This novel use of satellite technology, created by Ernst Pechtl and Hans Geiger, combines three of today's modern technologies: satellite navigation localisation services, advanced object recognition and relevant internet retrieved information.
Ernst Pechtl, and Hans Geiger are co-owners of the company SuperWise Technologies AG, which has developed the Apollo image-recognition system that lies behind the eye-Phone.
How does it work? If you see something interesting while out walking for instance, you take a photograph with your mobile phone, select the item of interest with the cursor and in real time preprocessed information on the object selected is sent to your mobile phone.
"It could be a building, a mountain, a tree, plant or a special event such as a local festival,” explain Pechtl. “The amount of information you receive depends on you, if you want to know more you just click the 'more button' and you trigger a more detailed search responding to your profile of interest. Applications include tourism, education, remote healthcare, security, science, etc."
Regional winner in European Satellite Navigation Competition
The eye-Phone won the regional prize for Bavaria, Germany in the 2007 European Satellite Navigation Competition. This competition, also known as the Galileo Masters, is sponsored by ESA Technology Transfer Programme (TTP) to encourage the innovative use of satellite navigation systems to develop new products and services.
"The eye-Phone is a good illustration of the potential of satellite navigation systems when their positioning information is combined with other communication and information technology. With the improved accuracy of the European Galileo system in comparison to existing systems, the prospects will be amazing," says Frank M. Salzgeber, head of ESA’s Technology Transfer Programme Office. "Galileo can create new businesses in Europe and strengthen Europe’s competitiveness in space spin-offs."
The system has been developed using Apollo technology, an innovative artificial intelligence system. "It's a unique piece of software that can carry out object recognition within images, a very tricky task. It is self-learning and after a short and very simple training session it can identify any object in the world," says Pechtl.
Apollo technology can identify objects in a digital image regardless of the angle from which it is taken, the lighting conditions or quality of the image. To support object recognition, it uses navigation positioning information.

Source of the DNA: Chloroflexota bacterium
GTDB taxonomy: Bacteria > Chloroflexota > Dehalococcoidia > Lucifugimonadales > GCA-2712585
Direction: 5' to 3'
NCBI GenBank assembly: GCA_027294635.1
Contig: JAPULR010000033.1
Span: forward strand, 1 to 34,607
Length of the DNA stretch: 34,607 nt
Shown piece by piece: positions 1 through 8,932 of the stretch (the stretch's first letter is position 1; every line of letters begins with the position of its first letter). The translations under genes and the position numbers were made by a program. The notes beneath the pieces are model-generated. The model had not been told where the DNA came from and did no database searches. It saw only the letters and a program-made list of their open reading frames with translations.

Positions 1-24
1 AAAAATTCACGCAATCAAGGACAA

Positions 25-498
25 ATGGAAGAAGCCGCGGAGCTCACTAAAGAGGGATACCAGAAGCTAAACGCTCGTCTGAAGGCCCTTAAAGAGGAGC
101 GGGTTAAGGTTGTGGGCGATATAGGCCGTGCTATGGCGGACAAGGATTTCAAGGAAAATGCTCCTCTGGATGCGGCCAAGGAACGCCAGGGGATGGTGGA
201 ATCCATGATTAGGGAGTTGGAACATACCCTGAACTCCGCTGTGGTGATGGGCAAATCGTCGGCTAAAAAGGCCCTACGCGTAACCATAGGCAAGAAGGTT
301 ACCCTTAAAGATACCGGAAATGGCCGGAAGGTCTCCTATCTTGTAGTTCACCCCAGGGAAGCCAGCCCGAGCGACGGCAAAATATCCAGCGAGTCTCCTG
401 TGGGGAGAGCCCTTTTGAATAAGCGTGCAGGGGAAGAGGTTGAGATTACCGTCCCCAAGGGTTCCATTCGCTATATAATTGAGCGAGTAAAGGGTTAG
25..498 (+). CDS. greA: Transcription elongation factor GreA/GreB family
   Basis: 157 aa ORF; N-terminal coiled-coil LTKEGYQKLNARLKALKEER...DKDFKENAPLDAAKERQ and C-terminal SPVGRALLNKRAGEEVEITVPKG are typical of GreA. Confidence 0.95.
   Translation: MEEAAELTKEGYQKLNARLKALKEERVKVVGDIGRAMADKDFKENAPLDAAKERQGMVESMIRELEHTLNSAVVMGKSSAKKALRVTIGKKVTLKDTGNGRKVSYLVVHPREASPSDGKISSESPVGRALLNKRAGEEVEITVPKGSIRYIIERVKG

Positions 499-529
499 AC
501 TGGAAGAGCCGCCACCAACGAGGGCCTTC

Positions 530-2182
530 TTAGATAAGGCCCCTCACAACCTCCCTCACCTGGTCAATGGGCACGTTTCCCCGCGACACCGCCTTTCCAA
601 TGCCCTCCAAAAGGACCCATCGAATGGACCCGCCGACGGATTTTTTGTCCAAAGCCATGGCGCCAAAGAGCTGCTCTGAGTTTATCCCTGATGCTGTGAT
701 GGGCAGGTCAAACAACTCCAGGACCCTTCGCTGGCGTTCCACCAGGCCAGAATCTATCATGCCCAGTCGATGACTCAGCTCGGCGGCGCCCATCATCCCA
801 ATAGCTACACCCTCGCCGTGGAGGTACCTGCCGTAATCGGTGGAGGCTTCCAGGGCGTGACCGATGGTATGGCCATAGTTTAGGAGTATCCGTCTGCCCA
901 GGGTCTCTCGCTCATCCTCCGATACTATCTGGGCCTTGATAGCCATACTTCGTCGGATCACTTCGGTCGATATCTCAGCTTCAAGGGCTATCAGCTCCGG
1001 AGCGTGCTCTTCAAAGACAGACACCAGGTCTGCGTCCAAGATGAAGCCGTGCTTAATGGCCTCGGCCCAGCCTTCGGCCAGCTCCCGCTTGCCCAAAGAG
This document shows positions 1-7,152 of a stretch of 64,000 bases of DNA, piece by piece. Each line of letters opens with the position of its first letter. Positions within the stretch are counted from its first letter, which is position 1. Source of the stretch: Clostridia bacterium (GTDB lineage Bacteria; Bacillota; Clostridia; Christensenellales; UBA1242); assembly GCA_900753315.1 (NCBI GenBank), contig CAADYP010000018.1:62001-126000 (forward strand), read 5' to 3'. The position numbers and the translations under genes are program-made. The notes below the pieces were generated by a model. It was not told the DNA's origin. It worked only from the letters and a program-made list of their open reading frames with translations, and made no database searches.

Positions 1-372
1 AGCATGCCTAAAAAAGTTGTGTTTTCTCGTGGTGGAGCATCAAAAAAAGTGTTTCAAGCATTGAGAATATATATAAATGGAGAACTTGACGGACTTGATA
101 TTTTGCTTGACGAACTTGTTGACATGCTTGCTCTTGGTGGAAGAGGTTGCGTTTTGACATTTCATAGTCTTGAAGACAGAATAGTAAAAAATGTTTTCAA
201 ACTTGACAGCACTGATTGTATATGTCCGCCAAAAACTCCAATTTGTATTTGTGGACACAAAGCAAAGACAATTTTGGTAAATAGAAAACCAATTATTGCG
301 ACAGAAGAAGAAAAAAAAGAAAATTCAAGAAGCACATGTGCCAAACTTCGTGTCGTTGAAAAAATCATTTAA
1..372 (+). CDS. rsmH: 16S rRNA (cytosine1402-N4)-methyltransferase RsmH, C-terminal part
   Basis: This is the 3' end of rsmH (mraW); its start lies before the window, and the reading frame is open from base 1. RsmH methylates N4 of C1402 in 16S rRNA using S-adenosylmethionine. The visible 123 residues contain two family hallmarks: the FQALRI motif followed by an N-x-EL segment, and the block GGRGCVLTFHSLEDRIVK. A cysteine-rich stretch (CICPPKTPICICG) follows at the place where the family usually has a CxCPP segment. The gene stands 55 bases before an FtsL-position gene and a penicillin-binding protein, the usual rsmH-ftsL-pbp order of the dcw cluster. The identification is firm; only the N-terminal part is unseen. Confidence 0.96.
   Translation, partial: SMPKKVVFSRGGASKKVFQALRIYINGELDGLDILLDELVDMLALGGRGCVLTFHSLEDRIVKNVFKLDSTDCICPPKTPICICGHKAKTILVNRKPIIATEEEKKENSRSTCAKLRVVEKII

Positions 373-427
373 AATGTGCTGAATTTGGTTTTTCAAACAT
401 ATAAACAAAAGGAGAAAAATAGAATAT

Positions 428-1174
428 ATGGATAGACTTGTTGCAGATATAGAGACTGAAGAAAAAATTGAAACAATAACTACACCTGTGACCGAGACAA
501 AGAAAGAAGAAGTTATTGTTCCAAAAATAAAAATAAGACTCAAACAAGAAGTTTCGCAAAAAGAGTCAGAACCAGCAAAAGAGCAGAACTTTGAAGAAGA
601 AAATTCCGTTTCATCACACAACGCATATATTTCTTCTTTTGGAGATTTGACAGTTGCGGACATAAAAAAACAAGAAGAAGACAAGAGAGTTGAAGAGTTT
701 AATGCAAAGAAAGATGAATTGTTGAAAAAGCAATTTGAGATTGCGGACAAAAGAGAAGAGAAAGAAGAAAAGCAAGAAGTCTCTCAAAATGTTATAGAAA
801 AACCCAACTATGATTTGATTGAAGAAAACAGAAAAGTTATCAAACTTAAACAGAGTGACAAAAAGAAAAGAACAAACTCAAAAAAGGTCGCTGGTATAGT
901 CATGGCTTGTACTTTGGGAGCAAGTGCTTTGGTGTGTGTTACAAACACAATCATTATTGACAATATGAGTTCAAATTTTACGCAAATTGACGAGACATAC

It uses also an ‘angle-sensor’, a new function now being introduced in digital cameras that identifies the angle from which an image is taken and the direction in which the camera is pointing. Once the object in the picture is recognised the system can then interface to any database on the internet to select user-specific information on the object selected.
"The key to the eye-Phone system is the object recognition done by the Apollo software. Nothing in the world is able to do what our software does," says Pechtl.
Concept proved – prototype on the way
SuperWise Technologies plans to team up with mobile phone operators who would provide the eye-Phone functionality as an additional function for subscription. It will be partly located on the phone and partly in a central processing system of a cooperating image archives.
“The Apollo software is basically ready, and there is already one camera available with what we need: GPS, angle-sensor and on-board processing power. All we have to do is to integrate our system with the camera, i.e. load our software on the camera chip, to have a prototype ready and working."
A prototype should be ready during the mid of 2008, then Pechtl expects that it will take another 12 to 18 months to work out deals with mobile phone operators, find partners and negotiate agreements with database information providers, before the eye-Phone functionality can be offered to mobile phone users.
If all goes according to plan, mobile phones could soon provide a mobile tourist guide.
European Satellite Navigation Competition, the Galileo Masters
The European Satellite Navigation Competition was initiated in 2004 with the aim to encourage small enterprises in participating European regions to come up with new ideas for satellite navigation applications.
Supported by ESA through its Technology Transfer Programme (TTP) and the German Aerospace Center (DLR) it is run by Anwendungszentrum GmbH Oberpfaffenhofen, together with the Munich International Trade Fair SYSTEMS under the patronage of the Bavarian Ministry for Economics, Transport, and Technology.
Technology Transfer Programme | alfa
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